Opened in 1955, Rollover Pass has been the bearer of unexpected consequences, including rapid beach erosion and environmental risks. (Image courtesy of Google Maps)

Rollover Pass: Why closing it is the right thing to do

On January 19th, the Galveston County Commissioners Court has taken important steps to help advance the closure of Rollover Pass. This is a welcome development that will save Texans millions of dollars in years to come and make Bolivar Peninsula safer and more enjoyable. Closing Rollover Pass will also help protect property and critical infrastructure against erosion, restore the environment to natural conditions, and help the coast be better prepared for the next major storm.

A Man-Made Problem

Rollover Pass is a man-made strait. It was cut into the Bolivar Peninsula in 1955 by the Texas Game and Fish Commission (which is now Texas Parks & Wildlife) at the peninsula’s narrowest point. The pass connected the Gulf of Mexico with Rollover Bay and was intended to improve water quality and salinity in the bay and help with fish migration while also improving local fishing conditions.

Rollover Pass achieved the latter result and has become one of Texas’ most popular fishing spots. Unfortunately, the Pass has also created a number of damaging side effects that threaten public and private property and cost Texas and U.S. taxpayers hundreds of thousands of dollars every year.

Costly Erosion

Within just a few years after being opened, Rollover Pass widened greatly due to erosion. Walls had to be installed to keep it from widening further. Studies over the years showed conclusively that Rollover Pass contributes to significant erosion on the beaches to its south and west, which deprives property owners of their shore. Additionally, Rollover Pass causes sand and sediment to be diverted and deposited into the Gulf Intracoastal Waterway. The Intracoastal Waterway is a key transit route for goods and products to and from Texas ports and cities. In order to maintain navigability, the U.S. Army Corps of Engineers has to dredge the Rollover Pass segment of the Intracoastal Waterway every year to remove sediment, costing taxpayers from $600,000 to $1 million. The Texas General Land Office and Galveston County also have to add sand to the eroded beaches each year, costing about $166,000. The Texas Department of Transportation also spent $675,152.33 in emergency repairs after Hurricane Ike due to Rollover Pass, and the Land Office has spent more than $827,000 in federal matching funds for beach nourishment after three hurricanes from 2001 to 2008.

Erosion of the beach west of Rollover Pass has increased significantly, costing Texans millions of dollars.

Some say a jetty would solve Rollover Pass’ serious erosion problem, but studies have shown this would not work. A jetty or jetties would not prevent sand loss from the peninsula’s beaches. Modifying the pass would also amount to rebuilding it entirely due to heavy corrosion of the steel walls that currently hold the pass open.

Environmental Damage

Rollover Pass was intended to improve fishing conditions and promote fish passage from the Gulf to inshore waters of Rollover Bay and East Bay. But studies have demonstrated the pass can bring too much salt water into the bays and nearby estuaries, which hurts oysteries and fish habitats. Closing Rollover Pass will restore the bays to natural salinity levels, which will be good for the fish and the oysteries.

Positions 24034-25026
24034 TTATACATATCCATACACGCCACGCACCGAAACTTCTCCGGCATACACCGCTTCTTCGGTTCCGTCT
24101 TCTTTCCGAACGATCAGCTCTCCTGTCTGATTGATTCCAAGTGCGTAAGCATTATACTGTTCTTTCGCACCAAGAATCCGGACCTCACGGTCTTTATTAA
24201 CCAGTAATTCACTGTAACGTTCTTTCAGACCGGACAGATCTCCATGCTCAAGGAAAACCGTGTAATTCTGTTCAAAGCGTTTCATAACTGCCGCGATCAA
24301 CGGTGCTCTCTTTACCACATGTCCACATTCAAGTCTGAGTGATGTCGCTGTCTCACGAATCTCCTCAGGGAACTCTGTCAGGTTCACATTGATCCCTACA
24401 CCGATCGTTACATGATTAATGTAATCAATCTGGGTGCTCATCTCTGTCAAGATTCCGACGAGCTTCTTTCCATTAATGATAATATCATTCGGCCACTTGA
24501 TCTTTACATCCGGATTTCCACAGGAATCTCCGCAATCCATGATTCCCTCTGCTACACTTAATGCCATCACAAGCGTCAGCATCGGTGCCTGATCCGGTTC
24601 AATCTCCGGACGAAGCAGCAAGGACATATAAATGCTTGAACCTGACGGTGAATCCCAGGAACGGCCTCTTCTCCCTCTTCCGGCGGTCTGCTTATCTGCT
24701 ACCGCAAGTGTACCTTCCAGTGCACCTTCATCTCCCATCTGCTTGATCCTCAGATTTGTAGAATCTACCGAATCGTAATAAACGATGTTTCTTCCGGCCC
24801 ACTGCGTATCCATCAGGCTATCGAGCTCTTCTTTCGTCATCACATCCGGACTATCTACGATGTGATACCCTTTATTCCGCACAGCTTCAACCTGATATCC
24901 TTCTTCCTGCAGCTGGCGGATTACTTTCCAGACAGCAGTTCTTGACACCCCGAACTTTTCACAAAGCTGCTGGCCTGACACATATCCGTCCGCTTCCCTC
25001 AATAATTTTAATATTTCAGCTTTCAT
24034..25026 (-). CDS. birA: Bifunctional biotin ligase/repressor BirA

Storm Threat

The State Highway 87 bridge that spans Rollover Pass is more vulnerable to damage from hurricanes and other major storms due to increased flow velocities. The pass threatens the highway and bridge, which is the only land access to the Bolivar Peninsula and the primary hurricane evacuation route. Damage to the bridge could prevent people from reaching safety ahead of approaching storms. Post-storm recovery would also be significantly impacted by serious damage to the highway and bridge.

Hazardous Pass

Rollover Pass’ bulkheads, sidewalks and handrails sustained damage from Hurricane Ike that has not been fully repaired. Corrosion has left the tops of its steel walls jagged and has weakened its sheet piles, increasing the possibility that the walls may collapse and take the sidewalks with them. This poses a serious threat to anyone fishing or otherwise enjoying the pass.

Replacing the Pass

Closing Rollover Pass is not the end. The Legislature, the Land Office and Galveston County recognize that closing Rollover Pass would impact the local economy — so state and local officials are teaming up. The Legislature and Gov. Rick Perry approved funding to close Rollover Pass in 2009. Following closure, a public park and recreational area will be built on the former pass for everyone to enjoy, as soon as possible after the pass is closed. A fishing pier will also be built on the gulf side of the peninsula for fishermen and everyone who enjoys the gulf to have for generations to come.

Closing Rollover Pass makes fiscal sense — it will save taxpayer money. It makes environmental sense — it will restore Rollover Bay and nearby estuaries to their natural state, strengthening fish and oyster habitats. It is safe — left open, Rollover Pass threatens to make serious storms even more dangerous. And closing Rollover Pass protects the private property of Texans who have seen their beaches carried away by the dangerous currents that Rollover Pass creates.